- Backblaze's B2 object-storage service competes with offerings from Amazon and other cloud providers.
- While B2 represents less than one-third of total revenue, it's growing 60% year over year.
Backblaze, a company that backs up data on people's computers and provides cloud-based storage space that companies use to store and retrieve files, filed to go public on the Nasdaq on Monday. The company intends to have its shares trade under the symbol "BLZE."
It's not a major cloud company, but Backblaze has managed to expand in the shadow of much larger entities, as more organizations become willing to count on data center equipment they don't own, in part because they can pay based on how much they use. If Backblaze completes its initial public offering, it would join DigitalOcean in providing cloud capabilities to smaller businesses.
"The market is demanding alternatives to the traditional, diversified public cloud vendors for multiple reasons," Backblaze said in its IPO prospectus. "These public cloud vendors have increasingly focused on the largest enterprises, resulting in significant complexity in their products and pricing that leaves behind mid-market businesses"
Following its establishment in 2007, Backblaze in 2008 released online backup services for PCs running Apple's MacOS and Microsoft Windows, and the company grew by focusing on that one product. In 2016 the company entered the market of object storage, going up against some of the world's largest companies, including Amazon, Google and Microsoft, which offer cloud computing services to companies, schools and governments.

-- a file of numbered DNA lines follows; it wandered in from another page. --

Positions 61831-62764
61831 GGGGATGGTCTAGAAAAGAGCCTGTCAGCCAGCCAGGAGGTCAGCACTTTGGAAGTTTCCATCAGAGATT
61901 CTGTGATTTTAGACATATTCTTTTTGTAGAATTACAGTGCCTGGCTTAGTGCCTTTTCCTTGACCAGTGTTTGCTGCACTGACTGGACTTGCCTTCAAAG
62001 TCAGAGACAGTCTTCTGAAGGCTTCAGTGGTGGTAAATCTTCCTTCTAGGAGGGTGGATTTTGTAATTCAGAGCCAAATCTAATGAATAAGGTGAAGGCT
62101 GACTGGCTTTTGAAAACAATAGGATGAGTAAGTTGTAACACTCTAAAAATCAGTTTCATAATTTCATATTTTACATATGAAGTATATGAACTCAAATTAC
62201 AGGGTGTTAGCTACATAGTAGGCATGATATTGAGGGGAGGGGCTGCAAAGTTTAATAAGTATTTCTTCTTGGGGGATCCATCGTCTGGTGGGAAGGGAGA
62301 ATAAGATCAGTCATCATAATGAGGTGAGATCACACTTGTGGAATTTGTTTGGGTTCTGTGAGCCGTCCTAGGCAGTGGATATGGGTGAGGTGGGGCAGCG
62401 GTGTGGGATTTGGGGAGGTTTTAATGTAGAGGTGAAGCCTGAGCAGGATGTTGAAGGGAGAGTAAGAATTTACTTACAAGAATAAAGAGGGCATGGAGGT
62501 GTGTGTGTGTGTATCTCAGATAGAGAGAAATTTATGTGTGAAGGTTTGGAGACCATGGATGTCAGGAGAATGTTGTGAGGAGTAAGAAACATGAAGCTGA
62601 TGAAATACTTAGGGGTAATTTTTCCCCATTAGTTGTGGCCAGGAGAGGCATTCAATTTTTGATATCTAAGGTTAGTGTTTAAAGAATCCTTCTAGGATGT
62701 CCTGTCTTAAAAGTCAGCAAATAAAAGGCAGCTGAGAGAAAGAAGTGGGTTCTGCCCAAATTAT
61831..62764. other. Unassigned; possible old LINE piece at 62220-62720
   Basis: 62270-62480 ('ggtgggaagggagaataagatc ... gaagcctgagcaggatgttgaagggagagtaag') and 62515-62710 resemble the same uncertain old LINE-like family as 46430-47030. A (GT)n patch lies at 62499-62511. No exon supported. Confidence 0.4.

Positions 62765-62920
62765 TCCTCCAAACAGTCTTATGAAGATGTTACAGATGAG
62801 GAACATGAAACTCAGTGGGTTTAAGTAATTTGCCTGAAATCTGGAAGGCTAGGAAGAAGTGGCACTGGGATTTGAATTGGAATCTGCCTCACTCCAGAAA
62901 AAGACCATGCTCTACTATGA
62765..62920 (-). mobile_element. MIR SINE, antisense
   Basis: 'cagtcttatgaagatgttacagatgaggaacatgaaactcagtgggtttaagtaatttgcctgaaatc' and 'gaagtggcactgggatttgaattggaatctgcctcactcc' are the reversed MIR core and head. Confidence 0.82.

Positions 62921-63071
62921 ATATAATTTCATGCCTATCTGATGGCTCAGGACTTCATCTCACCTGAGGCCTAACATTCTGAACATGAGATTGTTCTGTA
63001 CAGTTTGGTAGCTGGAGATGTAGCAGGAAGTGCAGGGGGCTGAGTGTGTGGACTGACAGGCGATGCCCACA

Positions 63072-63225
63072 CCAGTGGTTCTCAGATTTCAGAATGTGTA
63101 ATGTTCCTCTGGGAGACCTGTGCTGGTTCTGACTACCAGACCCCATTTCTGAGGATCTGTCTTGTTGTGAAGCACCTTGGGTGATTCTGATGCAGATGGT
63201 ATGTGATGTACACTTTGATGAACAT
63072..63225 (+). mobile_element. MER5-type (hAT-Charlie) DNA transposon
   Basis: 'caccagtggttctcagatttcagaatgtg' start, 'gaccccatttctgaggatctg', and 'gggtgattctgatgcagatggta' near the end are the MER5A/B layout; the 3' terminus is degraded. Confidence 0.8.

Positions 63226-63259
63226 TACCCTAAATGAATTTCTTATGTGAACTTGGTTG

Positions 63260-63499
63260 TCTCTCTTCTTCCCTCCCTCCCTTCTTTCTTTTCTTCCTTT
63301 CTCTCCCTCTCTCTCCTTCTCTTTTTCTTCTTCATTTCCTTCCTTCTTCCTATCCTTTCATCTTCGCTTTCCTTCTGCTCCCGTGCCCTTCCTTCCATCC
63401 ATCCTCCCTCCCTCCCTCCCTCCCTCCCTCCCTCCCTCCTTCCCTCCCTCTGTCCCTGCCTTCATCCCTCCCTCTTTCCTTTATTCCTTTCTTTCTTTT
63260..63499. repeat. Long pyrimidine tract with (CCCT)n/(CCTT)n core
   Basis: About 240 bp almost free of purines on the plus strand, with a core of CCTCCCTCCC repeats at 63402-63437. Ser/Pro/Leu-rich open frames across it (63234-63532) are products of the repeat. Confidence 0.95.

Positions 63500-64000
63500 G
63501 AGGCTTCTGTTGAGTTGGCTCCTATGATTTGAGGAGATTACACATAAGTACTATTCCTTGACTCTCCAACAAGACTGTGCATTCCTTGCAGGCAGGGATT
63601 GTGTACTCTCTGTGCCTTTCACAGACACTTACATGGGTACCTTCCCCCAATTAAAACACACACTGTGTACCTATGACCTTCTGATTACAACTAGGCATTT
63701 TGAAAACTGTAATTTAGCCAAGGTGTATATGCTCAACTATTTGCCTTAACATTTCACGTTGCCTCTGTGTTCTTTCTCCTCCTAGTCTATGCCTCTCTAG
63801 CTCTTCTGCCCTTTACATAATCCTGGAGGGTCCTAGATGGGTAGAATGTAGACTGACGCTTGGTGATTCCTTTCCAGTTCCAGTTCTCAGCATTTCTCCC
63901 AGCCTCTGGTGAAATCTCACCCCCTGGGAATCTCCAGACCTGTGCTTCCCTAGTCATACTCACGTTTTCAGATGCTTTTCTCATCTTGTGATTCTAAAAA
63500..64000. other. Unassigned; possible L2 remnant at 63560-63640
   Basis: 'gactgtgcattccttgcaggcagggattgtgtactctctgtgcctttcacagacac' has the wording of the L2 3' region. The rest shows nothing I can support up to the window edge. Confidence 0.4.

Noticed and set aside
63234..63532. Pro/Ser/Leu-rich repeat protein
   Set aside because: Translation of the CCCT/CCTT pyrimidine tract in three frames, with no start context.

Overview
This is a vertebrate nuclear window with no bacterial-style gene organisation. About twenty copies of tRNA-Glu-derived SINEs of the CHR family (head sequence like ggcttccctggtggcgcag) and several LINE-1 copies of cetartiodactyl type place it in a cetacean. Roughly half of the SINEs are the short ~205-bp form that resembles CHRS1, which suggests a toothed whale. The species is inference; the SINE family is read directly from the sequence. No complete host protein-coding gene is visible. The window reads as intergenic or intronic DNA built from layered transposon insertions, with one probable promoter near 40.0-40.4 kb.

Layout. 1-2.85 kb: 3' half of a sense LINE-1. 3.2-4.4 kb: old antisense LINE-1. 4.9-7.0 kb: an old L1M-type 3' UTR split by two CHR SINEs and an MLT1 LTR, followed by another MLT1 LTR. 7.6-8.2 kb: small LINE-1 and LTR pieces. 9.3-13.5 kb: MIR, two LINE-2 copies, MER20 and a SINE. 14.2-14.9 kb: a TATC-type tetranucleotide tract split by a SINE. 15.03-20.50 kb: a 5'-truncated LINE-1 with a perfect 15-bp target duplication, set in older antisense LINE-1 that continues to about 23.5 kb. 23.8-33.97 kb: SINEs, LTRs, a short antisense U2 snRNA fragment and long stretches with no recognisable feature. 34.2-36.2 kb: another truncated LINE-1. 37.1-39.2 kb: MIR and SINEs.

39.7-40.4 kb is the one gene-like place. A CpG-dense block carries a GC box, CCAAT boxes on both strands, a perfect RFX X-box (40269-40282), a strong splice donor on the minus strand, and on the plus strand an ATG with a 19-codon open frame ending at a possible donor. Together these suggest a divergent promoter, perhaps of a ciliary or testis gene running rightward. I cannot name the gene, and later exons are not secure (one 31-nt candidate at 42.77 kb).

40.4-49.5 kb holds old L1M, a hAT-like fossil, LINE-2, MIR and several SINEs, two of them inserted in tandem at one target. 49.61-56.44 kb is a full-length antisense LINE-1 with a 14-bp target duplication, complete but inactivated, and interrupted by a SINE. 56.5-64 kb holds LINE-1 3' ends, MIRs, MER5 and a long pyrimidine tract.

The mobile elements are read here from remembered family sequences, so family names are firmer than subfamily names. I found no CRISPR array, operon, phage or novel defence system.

Backblaze, based in San Mateo, Calif., hasn't exactly won over the biggest cloud storage customers of Amazon Web Services. However, Backblaze's B2 cloud storage service has won adoption from some small organizations, such as American Public Television, the nonprofit Gladstone Institutes and California's Kings County.
The Backblaze website says data storage from the B2 service costs 76% less than AWS' S3 storage service, with 80% less expensive data download fees. Amazon S3 enjoys a gross margin percentage in the low 50s, according to one analyst's estimate, while Backblaze, with its lower object-storage pricing, has an overall gross margin of 50%.
Less than one-third of Backblaze's revenue comes from B2. But B2 revenue grew 60% year over year in the first half of 2021, while the online backup business grew 12% during the same period. Plus, existing customers more consistently stick with B2 than with backup, and B2 has higher annual average revenue per user.
In September Cloudflare, which offers a content-distribution network companies use to quickly serve up content from data centers around the world, said it would release its own object-storage service called R2.
Backblaze reported a $2.4 million loss on $16.2 million in revenue in the second quarter. While revenue grew 24% from the year-ago quarter, the loss widened from $1.9 million. Before issuing $10 million in convertible notes in a private funding round in August, Backblaze had raised under $3 million in backing from outside investors. The company employed just 228 people at the end of the second quarter.
Oppenheimer and Co., William Blair and Raymond James are the lead underwriters of the initial public offering.